After a law firm was temporarily successful in suing Yelp, forcing them to remove a negative review, the California Supreme Court is now taking the case.
Originally, a state appeals court ordered that Yelp remove the scathing review written by a seriously displeased client, according to Ars Technica. But even before that, a lower court ruled that the reviewer, known as Ava Bird, would pay $500,000 to Dawn Hassell of Hassell Law Group because of defamation. Bird reportedly failed to appear.
The legal debate surrounds California’s Communications Decency Act. Yelp claims the statute gives companies the right to refuse removing content that is posted by third parties, like reviewers.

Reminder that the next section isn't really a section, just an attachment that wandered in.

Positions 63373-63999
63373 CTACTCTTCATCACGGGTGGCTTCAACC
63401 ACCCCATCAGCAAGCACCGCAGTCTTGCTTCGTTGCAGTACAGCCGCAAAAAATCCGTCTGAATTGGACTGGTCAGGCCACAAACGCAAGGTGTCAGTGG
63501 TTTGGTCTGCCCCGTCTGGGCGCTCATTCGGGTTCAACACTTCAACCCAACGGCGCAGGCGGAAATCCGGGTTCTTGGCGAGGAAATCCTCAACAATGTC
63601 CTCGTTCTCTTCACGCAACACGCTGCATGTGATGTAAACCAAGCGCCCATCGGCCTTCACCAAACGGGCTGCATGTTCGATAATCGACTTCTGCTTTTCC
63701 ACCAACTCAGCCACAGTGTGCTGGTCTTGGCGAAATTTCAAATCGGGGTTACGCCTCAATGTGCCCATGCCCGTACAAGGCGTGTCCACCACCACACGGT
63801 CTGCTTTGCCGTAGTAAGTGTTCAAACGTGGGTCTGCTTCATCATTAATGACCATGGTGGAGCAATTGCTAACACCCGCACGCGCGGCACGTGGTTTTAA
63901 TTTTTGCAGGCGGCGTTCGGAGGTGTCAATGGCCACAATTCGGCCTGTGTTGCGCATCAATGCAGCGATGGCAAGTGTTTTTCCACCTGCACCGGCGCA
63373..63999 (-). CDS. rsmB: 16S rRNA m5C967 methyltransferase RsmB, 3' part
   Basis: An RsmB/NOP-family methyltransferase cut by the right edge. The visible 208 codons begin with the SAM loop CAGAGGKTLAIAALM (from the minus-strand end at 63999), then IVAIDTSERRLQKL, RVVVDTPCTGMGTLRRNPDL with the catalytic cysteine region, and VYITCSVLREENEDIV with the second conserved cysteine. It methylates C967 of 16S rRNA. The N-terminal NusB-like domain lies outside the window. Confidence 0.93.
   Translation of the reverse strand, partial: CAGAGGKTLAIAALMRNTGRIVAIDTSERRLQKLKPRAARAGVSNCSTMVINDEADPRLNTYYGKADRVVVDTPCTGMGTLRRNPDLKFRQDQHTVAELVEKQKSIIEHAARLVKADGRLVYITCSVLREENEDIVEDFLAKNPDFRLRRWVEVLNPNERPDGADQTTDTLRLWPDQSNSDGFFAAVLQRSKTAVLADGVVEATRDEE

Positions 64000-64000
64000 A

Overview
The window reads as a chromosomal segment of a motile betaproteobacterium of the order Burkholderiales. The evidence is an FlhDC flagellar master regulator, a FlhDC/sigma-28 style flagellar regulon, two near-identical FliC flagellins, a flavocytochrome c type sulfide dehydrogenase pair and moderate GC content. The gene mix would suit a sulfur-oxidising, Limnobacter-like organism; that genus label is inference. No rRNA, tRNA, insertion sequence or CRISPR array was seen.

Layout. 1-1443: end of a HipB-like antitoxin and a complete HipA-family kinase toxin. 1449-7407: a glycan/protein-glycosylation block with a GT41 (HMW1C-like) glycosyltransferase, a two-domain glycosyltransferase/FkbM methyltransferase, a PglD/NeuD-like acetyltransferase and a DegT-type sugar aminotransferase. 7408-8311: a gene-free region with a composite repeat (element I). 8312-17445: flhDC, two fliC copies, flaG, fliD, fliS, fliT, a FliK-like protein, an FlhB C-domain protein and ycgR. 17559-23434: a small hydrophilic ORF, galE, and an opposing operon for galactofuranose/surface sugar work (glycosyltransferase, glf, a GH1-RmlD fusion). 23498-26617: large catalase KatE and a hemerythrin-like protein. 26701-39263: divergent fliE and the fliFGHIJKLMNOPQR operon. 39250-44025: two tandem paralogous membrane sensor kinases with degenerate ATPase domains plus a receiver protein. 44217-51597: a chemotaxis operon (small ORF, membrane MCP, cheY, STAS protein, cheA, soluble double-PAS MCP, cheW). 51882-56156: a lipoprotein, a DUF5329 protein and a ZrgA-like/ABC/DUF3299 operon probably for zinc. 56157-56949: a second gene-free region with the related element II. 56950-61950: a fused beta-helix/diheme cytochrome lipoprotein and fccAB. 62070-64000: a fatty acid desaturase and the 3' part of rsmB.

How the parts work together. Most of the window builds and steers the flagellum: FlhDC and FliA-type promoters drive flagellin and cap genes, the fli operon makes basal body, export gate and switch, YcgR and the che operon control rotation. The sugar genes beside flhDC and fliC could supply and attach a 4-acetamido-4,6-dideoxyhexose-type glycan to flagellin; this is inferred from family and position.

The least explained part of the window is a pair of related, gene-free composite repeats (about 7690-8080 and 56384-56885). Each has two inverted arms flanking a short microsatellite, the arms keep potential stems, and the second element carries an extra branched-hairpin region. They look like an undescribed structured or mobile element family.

Eric Goldman, a legal expert from Santa Clara University, wrote a lengthy analysis of the lower court’s ruling.
“Of course any removal order injures Yelp by usurping Yelp’s editorial policies about its content database. But because of the default judgment on defamation, the court can neatly sidestep that First Amendment injury by claiming that we know this content is beyond First Amendment protection,” Goldman opined.
In other words, Goldman believes that the court’s original ruling forcing Yelp to remove the review is detrimental to both Yelp as a business, and the First Amendment.
“Then again, the court isn’t interested in Yelp’s editorial policies because it treats Yelp more like a passive technology conduit that gets no First Amendment love.”
Big tech companies apparently voiced their opinions to the California Supreme Court, according to Ars Technica. Twitter, Microsoft, and Facebook, reportedly stressed that the lower court’s decision will “silence a vast quantity of protected and important speech” and sets a dangerous precedent.
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